Software Suite to Support In-Flight Characterization of Remote Sensing Systems
- Created: Tuesday, 31 December 2013
- Stennis Space Center, Mississippi
A characterization software suite was developed to facilitate NASA’s in-flight characterization of commercial remote sensing systems. Characterization of aerial and satellite systems requires knowledge of ground characteristics, or ground truth. This information is typically obtained with instruments taking measurements prior to or during a remote sensing system overpass. Acquired ground-truth data, which can consist of hundreds of measurements with different data formats, must be processed before it can be used in the characterization. Accurate in-flight characterization of remote sensing systems relies on multiple field data acquisitions that are efficiently processed, with minimal error.
To address the need for timely, reproducible ground-truth data, a characterization software suite was developed to automate the data processing methods. The characterization software suite is engineering code, requiring some prior knowledge and expertise to run. The suite consists of component scripts for each of the three main in-flight characterization types: radiometric, geometric, and spatial. The component scripts for the radiometric characterization operate primarily by reading the raw data acquired by the field instruments, combining it with other applicable information, and then reducing it to a format that is appropriate for input into MODTRAN (MODerate resolution atmospheric TRANsmission), an Air Force Research Laboratory-developed radiative transport code used to predict at-sensor measurements. The geometric scripts operate by comparing identified target locations from the remote sensing image to known target locations, producing circular error statistics defined by the Federal Geographic Data Committee Standards. The spatial scripts analyze a target edge within the image, and produce estimates of Relative Edge Response and the value of the Modulation Transfer Function at the Nyquist frequency.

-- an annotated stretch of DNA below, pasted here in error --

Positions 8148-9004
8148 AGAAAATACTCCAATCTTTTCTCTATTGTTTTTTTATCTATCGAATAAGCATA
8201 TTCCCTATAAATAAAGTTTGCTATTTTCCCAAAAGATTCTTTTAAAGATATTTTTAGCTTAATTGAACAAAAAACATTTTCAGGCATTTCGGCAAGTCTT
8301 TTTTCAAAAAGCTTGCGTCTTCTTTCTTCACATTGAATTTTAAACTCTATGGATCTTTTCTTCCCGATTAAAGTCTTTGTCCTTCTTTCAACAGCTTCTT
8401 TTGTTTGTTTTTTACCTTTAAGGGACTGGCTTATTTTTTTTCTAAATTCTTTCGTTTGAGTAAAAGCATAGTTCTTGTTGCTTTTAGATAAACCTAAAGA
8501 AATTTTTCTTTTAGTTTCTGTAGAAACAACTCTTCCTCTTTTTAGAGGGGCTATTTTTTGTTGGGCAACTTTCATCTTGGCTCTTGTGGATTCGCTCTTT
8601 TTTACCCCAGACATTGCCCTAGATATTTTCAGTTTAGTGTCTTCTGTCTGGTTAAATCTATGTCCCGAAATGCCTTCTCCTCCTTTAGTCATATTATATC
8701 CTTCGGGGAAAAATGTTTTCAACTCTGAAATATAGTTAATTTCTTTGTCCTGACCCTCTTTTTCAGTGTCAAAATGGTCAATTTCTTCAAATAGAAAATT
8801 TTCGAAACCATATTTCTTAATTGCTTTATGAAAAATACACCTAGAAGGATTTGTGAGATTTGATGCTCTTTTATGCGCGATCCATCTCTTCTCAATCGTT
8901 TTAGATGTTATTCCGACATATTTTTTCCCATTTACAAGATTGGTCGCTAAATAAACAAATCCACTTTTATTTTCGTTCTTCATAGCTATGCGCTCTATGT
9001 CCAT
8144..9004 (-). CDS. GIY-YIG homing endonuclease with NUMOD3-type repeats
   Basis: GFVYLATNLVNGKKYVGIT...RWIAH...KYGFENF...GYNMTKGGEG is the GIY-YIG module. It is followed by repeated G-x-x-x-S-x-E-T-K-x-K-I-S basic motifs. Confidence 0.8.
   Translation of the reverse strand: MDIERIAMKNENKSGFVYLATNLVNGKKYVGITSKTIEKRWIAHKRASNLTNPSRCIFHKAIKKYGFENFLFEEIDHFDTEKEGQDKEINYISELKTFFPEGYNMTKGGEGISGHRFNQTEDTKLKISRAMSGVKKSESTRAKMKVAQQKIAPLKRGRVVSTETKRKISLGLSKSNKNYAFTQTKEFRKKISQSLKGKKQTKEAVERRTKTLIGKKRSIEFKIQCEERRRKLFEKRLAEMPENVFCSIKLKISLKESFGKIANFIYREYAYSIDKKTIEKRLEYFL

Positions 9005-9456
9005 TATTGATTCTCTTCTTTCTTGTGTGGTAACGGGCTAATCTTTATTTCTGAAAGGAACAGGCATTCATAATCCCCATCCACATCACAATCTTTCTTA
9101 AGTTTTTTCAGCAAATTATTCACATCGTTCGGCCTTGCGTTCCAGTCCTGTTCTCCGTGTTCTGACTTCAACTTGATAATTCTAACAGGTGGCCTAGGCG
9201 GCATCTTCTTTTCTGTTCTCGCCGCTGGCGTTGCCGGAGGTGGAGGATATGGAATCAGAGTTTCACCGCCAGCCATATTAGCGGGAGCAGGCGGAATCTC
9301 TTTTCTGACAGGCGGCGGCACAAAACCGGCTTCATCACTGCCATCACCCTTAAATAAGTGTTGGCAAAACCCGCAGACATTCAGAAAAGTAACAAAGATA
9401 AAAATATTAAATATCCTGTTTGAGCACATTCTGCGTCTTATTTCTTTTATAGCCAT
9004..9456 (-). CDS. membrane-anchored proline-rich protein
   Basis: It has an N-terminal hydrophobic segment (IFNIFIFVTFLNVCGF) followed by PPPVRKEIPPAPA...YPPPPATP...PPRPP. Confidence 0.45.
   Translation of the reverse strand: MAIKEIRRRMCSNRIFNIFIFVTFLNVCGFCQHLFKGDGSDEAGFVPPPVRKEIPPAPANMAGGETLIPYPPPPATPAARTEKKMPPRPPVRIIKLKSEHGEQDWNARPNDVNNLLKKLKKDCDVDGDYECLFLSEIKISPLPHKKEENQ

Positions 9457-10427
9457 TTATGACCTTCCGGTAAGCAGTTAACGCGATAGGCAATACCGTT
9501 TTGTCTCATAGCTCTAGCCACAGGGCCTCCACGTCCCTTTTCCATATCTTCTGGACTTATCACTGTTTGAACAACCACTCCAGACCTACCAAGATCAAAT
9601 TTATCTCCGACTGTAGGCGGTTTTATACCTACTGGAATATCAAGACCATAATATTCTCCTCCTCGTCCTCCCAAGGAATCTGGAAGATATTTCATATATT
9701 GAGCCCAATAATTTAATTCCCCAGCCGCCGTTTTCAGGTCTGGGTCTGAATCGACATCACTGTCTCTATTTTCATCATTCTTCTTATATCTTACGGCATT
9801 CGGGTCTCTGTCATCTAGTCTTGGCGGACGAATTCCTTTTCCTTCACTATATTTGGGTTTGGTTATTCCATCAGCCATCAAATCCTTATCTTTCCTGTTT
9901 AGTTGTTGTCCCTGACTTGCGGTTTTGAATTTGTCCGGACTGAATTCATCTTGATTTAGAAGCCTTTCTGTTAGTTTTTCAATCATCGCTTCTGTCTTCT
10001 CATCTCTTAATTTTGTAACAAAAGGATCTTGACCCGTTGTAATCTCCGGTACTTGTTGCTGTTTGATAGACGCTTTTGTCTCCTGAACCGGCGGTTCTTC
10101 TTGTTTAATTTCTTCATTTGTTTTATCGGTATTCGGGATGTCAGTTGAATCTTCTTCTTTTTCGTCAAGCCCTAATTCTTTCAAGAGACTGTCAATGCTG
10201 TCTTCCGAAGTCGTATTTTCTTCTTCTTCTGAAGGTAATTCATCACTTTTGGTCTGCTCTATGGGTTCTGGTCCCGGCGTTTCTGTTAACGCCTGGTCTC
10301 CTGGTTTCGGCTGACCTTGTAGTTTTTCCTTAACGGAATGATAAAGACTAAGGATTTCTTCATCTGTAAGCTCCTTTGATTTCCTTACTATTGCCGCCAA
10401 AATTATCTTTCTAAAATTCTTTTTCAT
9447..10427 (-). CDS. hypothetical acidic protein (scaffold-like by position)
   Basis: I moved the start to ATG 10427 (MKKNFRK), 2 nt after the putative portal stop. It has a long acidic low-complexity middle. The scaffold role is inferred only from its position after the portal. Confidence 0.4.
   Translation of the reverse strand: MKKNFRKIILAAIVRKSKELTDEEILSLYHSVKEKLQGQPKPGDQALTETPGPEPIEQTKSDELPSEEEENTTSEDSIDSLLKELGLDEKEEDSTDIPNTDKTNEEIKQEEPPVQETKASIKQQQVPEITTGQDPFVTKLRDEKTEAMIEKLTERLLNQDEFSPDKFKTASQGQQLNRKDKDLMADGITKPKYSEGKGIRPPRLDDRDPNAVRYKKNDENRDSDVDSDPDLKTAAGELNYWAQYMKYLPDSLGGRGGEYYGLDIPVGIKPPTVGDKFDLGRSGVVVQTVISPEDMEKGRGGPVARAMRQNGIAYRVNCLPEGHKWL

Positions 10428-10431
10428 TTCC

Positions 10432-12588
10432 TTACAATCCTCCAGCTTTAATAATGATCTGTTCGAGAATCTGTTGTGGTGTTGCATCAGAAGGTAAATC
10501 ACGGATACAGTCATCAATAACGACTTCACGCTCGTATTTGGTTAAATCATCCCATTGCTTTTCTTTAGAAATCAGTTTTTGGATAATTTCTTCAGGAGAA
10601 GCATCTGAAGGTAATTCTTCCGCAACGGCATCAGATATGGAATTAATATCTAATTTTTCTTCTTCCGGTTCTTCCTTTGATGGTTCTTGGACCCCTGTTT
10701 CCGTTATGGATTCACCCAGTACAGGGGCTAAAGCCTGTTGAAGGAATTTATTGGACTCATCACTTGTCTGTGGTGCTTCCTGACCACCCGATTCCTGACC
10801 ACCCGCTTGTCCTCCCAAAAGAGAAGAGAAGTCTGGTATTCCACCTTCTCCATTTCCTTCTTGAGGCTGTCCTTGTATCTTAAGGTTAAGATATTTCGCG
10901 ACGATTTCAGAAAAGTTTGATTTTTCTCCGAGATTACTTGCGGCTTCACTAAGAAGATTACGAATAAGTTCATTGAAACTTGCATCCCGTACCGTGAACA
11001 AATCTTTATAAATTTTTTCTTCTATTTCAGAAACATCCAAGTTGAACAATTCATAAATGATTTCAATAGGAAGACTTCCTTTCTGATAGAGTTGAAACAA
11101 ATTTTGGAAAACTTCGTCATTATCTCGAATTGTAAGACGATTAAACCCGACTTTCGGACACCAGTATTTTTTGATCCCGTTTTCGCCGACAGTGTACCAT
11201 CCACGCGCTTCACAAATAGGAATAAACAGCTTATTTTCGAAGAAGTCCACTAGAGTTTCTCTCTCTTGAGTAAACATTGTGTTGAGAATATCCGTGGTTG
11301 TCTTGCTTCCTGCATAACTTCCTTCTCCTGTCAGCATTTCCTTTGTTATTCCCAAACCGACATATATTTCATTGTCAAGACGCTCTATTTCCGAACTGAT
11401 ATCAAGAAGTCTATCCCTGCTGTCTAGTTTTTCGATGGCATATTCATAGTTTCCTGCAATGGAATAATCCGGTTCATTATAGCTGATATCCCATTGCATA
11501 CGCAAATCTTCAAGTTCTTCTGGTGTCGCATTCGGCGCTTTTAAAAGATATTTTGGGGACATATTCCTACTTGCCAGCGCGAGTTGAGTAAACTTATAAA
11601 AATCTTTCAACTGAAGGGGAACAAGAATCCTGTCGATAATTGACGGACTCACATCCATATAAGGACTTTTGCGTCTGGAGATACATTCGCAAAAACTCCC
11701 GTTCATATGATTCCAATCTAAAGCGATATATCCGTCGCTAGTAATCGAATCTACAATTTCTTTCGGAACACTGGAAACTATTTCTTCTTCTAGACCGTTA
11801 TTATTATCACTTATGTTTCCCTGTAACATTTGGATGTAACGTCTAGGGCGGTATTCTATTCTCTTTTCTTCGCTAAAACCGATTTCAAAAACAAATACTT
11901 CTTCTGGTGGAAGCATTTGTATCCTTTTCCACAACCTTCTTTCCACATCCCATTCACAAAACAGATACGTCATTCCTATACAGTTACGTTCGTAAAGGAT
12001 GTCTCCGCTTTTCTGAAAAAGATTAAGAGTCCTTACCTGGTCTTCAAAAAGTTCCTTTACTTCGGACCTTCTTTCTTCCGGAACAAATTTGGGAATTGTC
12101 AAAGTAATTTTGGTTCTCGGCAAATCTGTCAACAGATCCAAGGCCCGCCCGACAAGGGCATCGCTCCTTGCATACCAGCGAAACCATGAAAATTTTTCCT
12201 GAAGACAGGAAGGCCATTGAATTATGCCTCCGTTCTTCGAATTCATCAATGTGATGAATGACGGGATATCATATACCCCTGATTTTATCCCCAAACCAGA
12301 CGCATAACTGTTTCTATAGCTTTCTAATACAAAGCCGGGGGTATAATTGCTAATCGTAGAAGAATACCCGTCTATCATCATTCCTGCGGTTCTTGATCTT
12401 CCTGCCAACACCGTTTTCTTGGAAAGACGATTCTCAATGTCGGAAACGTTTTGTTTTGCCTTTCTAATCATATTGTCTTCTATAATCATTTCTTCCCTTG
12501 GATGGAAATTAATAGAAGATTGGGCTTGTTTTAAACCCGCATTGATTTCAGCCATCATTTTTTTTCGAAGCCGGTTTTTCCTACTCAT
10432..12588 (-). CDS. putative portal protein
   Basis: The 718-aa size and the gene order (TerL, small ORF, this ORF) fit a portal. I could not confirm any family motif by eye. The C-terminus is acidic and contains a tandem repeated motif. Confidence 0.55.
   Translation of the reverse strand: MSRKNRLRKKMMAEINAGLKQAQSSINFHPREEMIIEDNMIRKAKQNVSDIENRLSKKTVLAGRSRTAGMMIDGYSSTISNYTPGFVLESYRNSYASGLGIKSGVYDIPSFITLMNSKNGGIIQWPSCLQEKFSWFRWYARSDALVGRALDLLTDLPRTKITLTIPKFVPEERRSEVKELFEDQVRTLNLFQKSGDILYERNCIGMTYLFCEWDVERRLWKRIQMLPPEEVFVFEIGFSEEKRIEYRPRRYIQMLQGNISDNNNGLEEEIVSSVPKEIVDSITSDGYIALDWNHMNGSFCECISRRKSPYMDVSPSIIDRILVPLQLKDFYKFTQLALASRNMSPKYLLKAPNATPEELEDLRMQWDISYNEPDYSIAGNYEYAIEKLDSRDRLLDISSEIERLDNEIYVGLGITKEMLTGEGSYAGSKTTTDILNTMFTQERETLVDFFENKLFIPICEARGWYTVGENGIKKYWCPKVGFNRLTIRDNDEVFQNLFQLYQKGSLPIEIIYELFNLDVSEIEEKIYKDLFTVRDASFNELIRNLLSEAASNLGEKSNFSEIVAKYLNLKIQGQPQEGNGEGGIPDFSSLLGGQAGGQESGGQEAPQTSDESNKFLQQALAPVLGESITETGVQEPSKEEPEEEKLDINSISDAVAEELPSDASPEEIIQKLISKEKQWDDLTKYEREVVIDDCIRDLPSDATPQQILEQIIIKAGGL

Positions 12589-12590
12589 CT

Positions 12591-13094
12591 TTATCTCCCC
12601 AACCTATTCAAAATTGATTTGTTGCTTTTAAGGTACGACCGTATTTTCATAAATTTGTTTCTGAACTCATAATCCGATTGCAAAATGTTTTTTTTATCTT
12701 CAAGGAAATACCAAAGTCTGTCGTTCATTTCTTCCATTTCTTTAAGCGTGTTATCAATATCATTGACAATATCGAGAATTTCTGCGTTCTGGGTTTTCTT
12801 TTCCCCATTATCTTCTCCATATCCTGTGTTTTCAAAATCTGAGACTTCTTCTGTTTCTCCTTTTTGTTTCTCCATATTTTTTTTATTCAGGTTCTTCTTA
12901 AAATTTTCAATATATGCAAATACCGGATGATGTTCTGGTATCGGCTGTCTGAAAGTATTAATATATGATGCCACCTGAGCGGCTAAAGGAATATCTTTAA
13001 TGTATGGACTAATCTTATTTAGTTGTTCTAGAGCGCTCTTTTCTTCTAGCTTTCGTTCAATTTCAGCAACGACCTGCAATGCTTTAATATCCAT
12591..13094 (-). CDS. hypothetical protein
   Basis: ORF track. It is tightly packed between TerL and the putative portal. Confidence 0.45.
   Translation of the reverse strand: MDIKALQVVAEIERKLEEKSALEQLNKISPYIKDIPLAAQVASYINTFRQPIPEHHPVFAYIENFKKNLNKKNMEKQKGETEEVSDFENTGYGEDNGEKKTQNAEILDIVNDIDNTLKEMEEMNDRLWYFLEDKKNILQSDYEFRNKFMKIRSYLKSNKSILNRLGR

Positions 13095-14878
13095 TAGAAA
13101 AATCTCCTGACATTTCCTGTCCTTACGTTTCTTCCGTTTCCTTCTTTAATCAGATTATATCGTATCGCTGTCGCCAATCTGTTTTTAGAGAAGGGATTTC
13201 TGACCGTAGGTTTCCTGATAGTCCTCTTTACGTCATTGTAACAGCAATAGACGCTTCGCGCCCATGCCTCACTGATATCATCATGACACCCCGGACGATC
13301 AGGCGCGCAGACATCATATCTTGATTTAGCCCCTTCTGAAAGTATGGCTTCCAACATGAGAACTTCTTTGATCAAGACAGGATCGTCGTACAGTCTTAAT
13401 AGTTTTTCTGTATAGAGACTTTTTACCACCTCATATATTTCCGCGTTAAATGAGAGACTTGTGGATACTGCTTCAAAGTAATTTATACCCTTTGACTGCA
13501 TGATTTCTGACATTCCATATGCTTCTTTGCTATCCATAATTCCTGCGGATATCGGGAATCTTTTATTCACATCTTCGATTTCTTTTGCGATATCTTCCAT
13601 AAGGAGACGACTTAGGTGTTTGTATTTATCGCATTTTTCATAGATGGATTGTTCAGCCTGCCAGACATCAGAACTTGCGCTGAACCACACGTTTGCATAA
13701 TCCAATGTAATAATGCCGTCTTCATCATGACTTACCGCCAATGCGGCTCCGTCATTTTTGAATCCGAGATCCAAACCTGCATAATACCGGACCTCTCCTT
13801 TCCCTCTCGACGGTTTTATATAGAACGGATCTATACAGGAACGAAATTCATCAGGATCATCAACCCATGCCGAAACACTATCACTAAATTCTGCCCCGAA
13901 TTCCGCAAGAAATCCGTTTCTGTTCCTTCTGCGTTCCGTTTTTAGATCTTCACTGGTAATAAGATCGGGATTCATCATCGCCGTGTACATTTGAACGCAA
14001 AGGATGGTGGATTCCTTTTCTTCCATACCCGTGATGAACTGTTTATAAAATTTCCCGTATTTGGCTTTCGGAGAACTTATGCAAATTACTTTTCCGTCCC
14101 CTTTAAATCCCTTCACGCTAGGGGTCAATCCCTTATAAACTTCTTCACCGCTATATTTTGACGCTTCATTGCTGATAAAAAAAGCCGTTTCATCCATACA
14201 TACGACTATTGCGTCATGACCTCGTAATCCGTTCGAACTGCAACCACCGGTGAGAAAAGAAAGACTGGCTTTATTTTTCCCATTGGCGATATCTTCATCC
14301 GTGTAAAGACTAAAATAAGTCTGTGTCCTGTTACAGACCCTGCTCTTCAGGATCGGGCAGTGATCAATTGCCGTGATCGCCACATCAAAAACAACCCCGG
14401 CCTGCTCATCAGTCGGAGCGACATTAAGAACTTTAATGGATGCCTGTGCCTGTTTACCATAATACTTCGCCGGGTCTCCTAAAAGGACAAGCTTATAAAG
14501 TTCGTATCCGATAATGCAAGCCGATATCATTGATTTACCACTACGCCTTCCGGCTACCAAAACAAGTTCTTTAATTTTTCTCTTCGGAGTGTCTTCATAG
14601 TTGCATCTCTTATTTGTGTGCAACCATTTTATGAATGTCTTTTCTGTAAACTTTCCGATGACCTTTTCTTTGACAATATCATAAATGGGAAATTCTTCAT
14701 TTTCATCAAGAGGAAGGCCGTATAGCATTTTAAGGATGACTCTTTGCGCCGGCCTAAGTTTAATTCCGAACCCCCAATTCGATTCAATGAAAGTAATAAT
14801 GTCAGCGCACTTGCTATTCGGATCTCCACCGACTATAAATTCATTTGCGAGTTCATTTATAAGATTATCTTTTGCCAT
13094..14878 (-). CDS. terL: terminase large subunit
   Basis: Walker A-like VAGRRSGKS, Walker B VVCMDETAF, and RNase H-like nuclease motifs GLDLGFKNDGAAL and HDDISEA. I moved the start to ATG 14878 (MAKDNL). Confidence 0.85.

The software suite enables rapid, efficient, automated processing of ground-truth data, which has been used to provide reproducible characterizations on a number of commercial remote sensing systems. Overall, this characterization software suite improves the reliability of ground-truth data processing techniques that are required for remote sensing system in-flight characterizations.
This work was done by Thomas Stanley of Stennis Space Center; Robert Ryan, Mary Pagnutti, Slawomir Blonski, Kenton Ross, Kara Holekamp, Gerald Gasser, and Wes Tabor of Lockheed Martin; and Ronald Vaughan of CSC.